PhD thesis topic
Distribution of the diversity of plant polyphenols across the plant phylogeny and its effects on plant defensive properties
(1) To examine plant polyphenol-based defensive chemistry in thousands of plant species across the phylogeny of land plants.
(2) To search links between specific metabolite types and functional activities.
(3) To draw conclusions about where in the plant phylogeny the crucial steps of different biosynthetic pathways of defense chemistry evolved.
(4) To estimate the chemical diversity’s effect on the plant species’ herbivory rates to resolve the effectiveness of different defenses.
Currently the distribution of plants’ polyphenol-based defensive chemistry within plant phylogeny is relatively poorly known, even though tannins are among the most common group of plants’ secondary metabolites. Their high prevalence and variability make them an excellent tool for studying the evolution of plant defenses. I have a background in biology and I’m now facing a great and interesting challenge to learn how to become a chemist. Luckily my PhD work allows me to learn and use the cutting edge methods in chemistry and combine those with my knowledge of ecology and evolutionary biology. All of this is very fascinating!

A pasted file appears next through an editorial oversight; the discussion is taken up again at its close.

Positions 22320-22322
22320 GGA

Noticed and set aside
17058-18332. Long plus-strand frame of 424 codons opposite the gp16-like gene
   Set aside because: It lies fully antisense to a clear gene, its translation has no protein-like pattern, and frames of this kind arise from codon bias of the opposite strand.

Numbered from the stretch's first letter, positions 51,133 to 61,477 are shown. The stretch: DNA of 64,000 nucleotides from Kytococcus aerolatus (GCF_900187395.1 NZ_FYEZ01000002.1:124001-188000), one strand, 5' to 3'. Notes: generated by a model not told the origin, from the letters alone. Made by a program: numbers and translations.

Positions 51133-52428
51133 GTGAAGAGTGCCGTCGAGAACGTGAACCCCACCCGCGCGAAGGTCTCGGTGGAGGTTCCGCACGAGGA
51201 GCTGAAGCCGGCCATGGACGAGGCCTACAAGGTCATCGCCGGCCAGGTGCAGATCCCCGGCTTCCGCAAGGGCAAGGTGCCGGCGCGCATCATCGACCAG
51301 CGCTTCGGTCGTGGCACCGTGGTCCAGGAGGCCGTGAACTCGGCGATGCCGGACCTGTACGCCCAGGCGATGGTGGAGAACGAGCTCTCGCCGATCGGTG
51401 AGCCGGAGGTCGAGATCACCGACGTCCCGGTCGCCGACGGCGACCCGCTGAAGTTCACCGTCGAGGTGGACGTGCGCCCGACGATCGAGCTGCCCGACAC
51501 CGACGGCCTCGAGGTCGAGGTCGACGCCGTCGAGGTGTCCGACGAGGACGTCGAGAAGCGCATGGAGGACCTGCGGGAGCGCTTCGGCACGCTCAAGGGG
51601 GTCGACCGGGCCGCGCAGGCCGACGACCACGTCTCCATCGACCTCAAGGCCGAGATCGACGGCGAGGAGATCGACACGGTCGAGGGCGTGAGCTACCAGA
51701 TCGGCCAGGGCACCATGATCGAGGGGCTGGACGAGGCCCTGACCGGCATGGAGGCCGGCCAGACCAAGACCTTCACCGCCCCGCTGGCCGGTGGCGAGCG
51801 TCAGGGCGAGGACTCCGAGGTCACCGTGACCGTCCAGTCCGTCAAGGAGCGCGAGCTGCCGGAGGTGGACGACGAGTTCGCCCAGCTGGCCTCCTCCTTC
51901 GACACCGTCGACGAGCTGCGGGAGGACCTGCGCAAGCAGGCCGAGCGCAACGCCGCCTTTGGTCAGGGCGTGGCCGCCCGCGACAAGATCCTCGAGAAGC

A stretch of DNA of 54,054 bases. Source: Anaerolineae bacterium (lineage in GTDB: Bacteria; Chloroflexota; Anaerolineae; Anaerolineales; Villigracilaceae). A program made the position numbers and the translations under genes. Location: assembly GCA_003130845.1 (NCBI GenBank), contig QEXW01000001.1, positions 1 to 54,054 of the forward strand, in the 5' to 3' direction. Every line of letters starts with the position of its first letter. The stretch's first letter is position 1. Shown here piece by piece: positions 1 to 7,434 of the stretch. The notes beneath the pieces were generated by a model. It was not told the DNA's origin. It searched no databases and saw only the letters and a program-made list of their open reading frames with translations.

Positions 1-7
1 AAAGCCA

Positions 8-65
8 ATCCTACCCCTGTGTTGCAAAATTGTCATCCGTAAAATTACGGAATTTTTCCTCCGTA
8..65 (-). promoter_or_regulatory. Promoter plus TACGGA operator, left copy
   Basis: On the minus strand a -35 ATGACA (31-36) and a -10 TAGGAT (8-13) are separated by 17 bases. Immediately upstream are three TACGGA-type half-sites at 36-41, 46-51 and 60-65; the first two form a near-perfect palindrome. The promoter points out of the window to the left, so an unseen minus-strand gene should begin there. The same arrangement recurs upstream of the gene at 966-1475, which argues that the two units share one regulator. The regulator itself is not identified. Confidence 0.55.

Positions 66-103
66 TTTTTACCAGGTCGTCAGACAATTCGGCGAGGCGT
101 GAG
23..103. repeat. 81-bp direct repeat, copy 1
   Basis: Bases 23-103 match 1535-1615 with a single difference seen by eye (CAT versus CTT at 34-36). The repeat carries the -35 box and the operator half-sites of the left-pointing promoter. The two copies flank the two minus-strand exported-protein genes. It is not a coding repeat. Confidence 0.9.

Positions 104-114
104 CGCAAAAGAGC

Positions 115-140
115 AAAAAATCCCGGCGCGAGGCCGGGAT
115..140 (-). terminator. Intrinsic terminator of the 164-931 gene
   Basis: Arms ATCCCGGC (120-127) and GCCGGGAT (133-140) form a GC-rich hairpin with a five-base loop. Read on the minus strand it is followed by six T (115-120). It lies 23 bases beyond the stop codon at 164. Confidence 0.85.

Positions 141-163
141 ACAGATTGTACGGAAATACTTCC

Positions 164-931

Results so far
I will add thousands of new plant species into previously collected data sets. I have planned the upcoming plant samplings to cover all branches of land plant phylogeny. At the moment the data set contains 3400 plant species altogether. All of the species are now screened for their composition of major groups of polar polyphenols and two bioactivities. I have also started to study seasonal and between individuals variation of selected species to build a better understanding of the patterns of variation of different chemical fingerprints.